Thursday, April 23, 2009
(Usual disclaimer: I'm not suggesting you stop taking your prescription medicines or stop seeing your GP or specialist. Herbs are not a substitute for prescriptions in serious health issues. However, before you grab the antibiotics or analgesics do your research.)
You can take back your control by making your own herbal medicines. First take some basic books out of your local library or get them through interlibrary loan:
Some that I use are:
"The complete illustrated Holistic Herbal" by David Hoffman
"The complete family guide to Natural Home Remedies" Edited by Karen Sullivan
"The complete Herbal Handbook for farm and Stable" by Juliette de Bairacli Levy
These books will describe the herbs, and have good colour pictures to allow you to correctly identify the herbs -- very important -- don't harvest any wild herbs without making a very definite identification. These books also give directions for time of harvest and preparation of herb for medicinal use.
Some herbal preparations are more effective than chemical medicine.
Some herbs that should be in every homesteaders herbal medicine cabinet:
Fresh garlic in clove form -- garlic reduces blood pressure, is antitumour, antifungal, antiviral and antibacterial -- it should be eaten fresh for full affect. Expels worms and repels flies and mosquitos by making the host unhospitable to parasites.
If you are growing your own garlic, store it at room temperature in a garlic braid and it will last a year -- if you break it off from the braid it will last about 3 months.
St. John's Wort -- flowers are picked when just open and soaked in vodka or vinegar for 1 week. Vodka will turn deep red. To use take 1 tsp. of tincture in a 1/4 cup H2O. Used daily for mild to moderate depression, pain reliever, sleep aid. Effective for nerve pain or pain caused by bone breaks. Nervine. A massage oil can be made by soaking the flowers in olive oil, instead of vodka.
Yarrow -- dried flowers and leaves can be used as tea. Yarrow is a tonic and immune enhancer and is useful for colds or the flu. Stimulant without caffeine.
Willow bark -- can be used as a pain reliever and anti inflammatory. Make a tea from the bark. Make a basket from the striped stalks.
Balm of Gilead -- cotton wood buds steeped in olive oil. Strongly scented analgesic for muscle or arthritic pain. Healing of wounds. Works well on deep bone pain.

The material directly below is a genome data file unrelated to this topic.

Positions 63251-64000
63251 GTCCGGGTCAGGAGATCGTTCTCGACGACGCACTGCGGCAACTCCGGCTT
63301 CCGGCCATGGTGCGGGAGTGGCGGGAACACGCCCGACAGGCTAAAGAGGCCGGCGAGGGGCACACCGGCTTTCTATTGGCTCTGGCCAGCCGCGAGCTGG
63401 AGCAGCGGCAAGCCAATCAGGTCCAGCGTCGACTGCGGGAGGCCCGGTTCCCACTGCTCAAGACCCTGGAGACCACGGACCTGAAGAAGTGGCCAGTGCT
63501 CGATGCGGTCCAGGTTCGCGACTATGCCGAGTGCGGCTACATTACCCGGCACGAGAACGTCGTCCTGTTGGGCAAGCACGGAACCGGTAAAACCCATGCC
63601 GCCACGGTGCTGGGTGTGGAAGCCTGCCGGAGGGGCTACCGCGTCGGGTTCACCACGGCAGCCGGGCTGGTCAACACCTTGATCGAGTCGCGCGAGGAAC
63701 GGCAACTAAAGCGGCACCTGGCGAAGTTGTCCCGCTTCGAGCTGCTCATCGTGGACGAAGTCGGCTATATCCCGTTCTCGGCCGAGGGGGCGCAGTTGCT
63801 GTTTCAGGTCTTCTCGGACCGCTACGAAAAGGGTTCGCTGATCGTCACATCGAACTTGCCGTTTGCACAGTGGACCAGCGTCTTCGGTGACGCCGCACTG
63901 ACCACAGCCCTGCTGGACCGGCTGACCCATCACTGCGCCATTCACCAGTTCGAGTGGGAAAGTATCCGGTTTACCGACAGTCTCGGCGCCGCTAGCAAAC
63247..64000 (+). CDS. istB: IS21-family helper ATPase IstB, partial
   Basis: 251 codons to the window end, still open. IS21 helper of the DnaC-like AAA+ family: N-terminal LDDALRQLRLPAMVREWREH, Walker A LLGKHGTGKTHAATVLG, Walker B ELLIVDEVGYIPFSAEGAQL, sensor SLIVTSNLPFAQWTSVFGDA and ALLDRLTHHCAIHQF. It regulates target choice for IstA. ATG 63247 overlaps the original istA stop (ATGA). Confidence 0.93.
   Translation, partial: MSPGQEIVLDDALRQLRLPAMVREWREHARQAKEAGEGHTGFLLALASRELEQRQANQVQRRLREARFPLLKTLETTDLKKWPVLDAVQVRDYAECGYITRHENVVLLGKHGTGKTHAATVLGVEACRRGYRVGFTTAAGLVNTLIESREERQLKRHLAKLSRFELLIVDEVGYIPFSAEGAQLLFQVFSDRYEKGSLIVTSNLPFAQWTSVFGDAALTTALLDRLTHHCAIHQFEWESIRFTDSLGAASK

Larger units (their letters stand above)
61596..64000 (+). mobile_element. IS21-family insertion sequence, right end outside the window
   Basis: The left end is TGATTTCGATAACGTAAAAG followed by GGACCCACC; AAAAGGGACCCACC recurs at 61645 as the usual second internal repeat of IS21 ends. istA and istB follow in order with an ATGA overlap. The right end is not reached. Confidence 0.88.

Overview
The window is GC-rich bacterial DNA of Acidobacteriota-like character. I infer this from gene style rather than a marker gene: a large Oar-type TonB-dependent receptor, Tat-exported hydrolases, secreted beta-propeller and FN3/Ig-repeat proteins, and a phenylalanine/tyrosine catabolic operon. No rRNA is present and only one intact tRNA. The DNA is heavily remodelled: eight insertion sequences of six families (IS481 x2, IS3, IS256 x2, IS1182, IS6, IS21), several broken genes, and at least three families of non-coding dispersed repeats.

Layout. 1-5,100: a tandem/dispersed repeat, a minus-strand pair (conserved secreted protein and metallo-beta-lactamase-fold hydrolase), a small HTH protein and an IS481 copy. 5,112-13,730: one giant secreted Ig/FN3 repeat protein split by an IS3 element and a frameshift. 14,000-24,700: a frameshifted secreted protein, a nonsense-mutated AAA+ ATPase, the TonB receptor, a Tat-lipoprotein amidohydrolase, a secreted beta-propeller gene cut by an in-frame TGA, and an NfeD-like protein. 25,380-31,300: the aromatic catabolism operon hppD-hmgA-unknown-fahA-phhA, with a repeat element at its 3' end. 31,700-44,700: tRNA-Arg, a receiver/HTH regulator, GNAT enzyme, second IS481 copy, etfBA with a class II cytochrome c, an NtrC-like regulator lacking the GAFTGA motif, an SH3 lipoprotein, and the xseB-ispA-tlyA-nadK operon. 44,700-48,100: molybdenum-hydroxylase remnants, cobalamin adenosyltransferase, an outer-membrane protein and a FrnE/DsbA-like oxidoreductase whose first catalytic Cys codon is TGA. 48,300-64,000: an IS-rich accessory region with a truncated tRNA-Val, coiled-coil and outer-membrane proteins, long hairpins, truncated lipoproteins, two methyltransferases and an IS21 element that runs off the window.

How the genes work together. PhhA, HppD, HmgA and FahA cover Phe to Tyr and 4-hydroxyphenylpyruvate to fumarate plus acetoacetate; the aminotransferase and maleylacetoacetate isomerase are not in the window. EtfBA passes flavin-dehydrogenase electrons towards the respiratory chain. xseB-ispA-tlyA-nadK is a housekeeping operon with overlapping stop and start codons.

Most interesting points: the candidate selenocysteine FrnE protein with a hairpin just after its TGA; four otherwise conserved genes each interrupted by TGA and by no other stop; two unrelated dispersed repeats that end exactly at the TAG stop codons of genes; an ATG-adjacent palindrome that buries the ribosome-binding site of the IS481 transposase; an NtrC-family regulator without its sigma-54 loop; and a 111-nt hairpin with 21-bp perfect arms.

Oregano -- antiviral, antibacterial herb. Use generously in cooking or use oil of oregano as a supplement, to be taken at the first sign of a cold.
Lavendar -- antiviral, anti inflammatory, analgesic, antibacterial, make a tea from dried flower buds or use the essential oil.
Tea Tree Oil -- use the essential oil -- antiviral, anti inflammatory, antifungal, antibacterial -- we used this straight on wounds to prevent infection, and on mouth absesses. Effective for mastitis when rubbed on the udder -- penetrates through the skin surface to the mammary tissue.
Peppermint -- use the dried leaves as a tea -- antispasmodic, aids digestion, antibacterial, antifungal, aids the removal of gas, stimulates without caffeine.
Activated Charcoal -- use for fast antidote to poisoning or for bloat in ruminant animals. Dose with charcoal mixed in water and force feed -- being careful not to get it in the lungs.
This list is only a few of the standard herbs that we use at Joybilee Farm -- for our animals and for ourselves.
More coming next time.
Thursday, April 16, 2009
Tuesday, April 14, 2009
The llamas liked their pedicure and hair cut so much they blew Connie llama kisses when it was over.
Mocha had her first halter training session on Friday and walked with her halter over the creek and back to the corral. On her second session on Saturday morning she had it all figured out and didn't pull away at all. Llamas are so smart!
Saturday, April 11, 2009
They are cheap surfacants and foaming agents that are added to products that we expect to foam, such as hand soaps, shampoos, toothpastes and dish detergents. They break down grease and oils while they denature protein. In concentrations as low as .5% about 1/60th of the concentration of most shampoos and hand soaps, irritation and denaturing of protein can occur.
Possible detrimental health effects include:
- Skin and Eye irritant
- Hormone Imbalance due to synthetic estrogens that form from use of SLS and SLES.
- Eye irritations and eye deformities in Children from skin contact with SLS and SLES
- Protein denaturing -- we use it in DNA extractions in the lab because it breaks the cell structure of proteins.
- Potential to cause cancer due to dioxin formation and its ability to break down proteins.